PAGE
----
Yuma, a city on the U.S.-Mexico border in Arizona, declared a state of emergency Tuesday, saying it cannot handle the crush of illegal immigrants the government is being forced to release onto its streets.
Mayor Douglas Nicholls said the migrants are being released by the Border Patrol into his community faster than they can leave, and local shelters are already at capacity.
He warned of mobs of people “roaming the streets looking to satisfy basic human needs,” clashing with citizens looking to protect their own property.
“There is an imminent threat on having too many migrant releases into our community,” he said. “It’s above our capacity as a community to sustain.”
The move was designed to draw the attention of the country to what locals said was an untenable situation, and to beg for solutions from the federal government, which has been at a political stalemate over what to do.
Mr. Nicholls said he is trying to get other Arizona communities to issue similar declarations, hoping a critical mass of voices will cut through the partisan gridlock.
The migrants are overwhelmingly families and unaccompanied children from Central America. They are fleeing rough conditions at home and are drawn north by lax enforcement policies that virtually guarantee they can be quickly released into communities, where most disappear into the shadows.
Of the children and families that came in 2017, more than 98% were still in the U.S. as of the beginning of this year.
The Trump administration has been searching for ways to change the incentives that draw the migrants to the U.S.
On Tuesday, Attorney General William Barr announced that migrants who take the first step toward asylum claims will no longer have an automatic right to be released on bond while their cases are proceeding. The ruling, though, won’t generally affect the children and families, who are quickly released under other court rulings and laws.
Also Tuesday, a Homeland Security Department advisory council issued an emergency report calling for the government to take new steps.
One solution was to set up regional processing centers along the border to centralize the flow of migrants, with new and better facilities to care for the children and families.
The council also pleaded with Congress to pass emergency legislation to speed up asylum cases so a decision can be issued within a month and asked for a fix to the Flores court settlement that imposes a 20-day limit on how long illegal immigrant families can be held in detention.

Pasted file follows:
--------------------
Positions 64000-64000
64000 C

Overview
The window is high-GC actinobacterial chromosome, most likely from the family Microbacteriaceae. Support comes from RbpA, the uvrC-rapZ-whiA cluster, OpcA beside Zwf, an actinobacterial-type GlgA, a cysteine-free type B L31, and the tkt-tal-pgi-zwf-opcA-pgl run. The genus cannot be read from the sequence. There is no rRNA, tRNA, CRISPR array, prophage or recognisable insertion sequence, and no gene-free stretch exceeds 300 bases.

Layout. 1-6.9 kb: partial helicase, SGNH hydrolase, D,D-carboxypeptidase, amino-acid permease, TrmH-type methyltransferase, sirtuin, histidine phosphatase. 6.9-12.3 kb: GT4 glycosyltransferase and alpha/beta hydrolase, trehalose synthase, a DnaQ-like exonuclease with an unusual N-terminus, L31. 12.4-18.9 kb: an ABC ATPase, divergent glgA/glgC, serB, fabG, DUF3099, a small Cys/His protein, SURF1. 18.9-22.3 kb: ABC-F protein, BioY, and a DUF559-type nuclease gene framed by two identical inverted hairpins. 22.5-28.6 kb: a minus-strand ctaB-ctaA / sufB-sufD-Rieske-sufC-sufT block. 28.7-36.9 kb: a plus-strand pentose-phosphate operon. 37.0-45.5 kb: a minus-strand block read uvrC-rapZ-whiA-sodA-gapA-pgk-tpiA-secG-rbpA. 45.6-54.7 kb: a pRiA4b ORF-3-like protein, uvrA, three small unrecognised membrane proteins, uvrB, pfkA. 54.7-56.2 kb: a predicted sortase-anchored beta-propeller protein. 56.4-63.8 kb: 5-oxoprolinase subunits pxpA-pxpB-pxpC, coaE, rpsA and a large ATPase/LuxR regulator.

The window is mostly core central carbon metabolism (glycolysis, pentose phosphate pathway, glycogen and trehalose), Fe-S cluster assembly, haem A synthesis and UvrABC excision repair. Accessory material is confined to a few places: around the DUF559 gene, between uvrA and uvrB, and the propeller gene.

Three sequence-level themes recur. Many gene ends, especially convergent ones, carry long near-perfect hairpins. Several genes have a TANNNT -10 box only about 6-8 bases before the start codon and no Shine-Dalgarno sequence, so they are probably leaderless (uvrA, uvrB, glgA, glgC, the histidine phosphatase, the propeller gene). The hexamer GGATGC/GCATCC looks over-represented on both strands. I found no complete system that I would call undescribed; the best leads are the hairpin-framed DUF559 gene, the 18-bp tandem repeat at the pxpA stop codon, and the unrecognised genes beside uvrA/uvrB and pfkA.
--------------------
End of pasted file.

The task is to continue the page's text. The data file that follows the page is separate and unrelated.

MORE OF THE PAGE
In the meantime, the council said, the administration should issue an emergency regulation allowing migrant families to be held.
Yuma sits on the line between Arizona and California, surrounded by rough, vacant terrain to its east and west. That means it has become the drop-off point for thousands of illegal immigrants each week streaming into the remote parts of California and Arizona, guided by smugglers who bus them north and then leave them to walk across the border and demand attention from U.S. authorities.
Border Patrol agents arrest them en masse — a group of 360 people was apprehended near Lukeville, Arizona, earlier Tuesday.
But with no ability to hold them, agents engage in what is called “catch-and-release,” processing the migrants and then letting them go at a local bus terminal.
Communities along the border have issued desperate pleas for help, but Yuma’s state of emergency is the most striking reaction.
Mr. Nichollls said the local shelter’s normal capacity is 150 people but it can stretch to accommodate 250. It began Tuesday with 200 people, and Border Patrol agents said they were going to deliver 120 more people during the day, putting the facility well beyond its limits.
The mayor said even if the city had a bigger building, the number of people swamps the capacity for volunteers and supplies — though he did issue a call for donations of coloring books, diapers, snacks and bottled water.
He said the issue is transportation in a town of about 100,000 people, where bus links aren’t extensive and there isn’t enough capacity to ship people out as fast as they are being dropped off by the Border Patrol.
President Trump has proposed siphoning the illegal immigrants from the border into sanctuary cities elsewhere, saying it’s only right those communities step up, given their policies and proclamations about welcoming migrants. That idea has ignited a firestorm in Washington, where Democrats called it unbecoming.
Yet some sanctuary cities have stepped forward to say they would embrace the migrants.
Oakland Mayor Libby Schaaf over the weekend said she would be happy to do so. “Oakland welcomes all, no matter where you came from or how you got here,” she wrote in response to Mr. Trump.
Pittsburgh Mayor Bill Peduto also accepted the challenge this week, saying his city “would welcome all.”
Mr. Trump cast his proposal as political payback, but others have said it’s a necessity, at least so far as releasing the migrants away from the border, where the communities are already overwhelmed.
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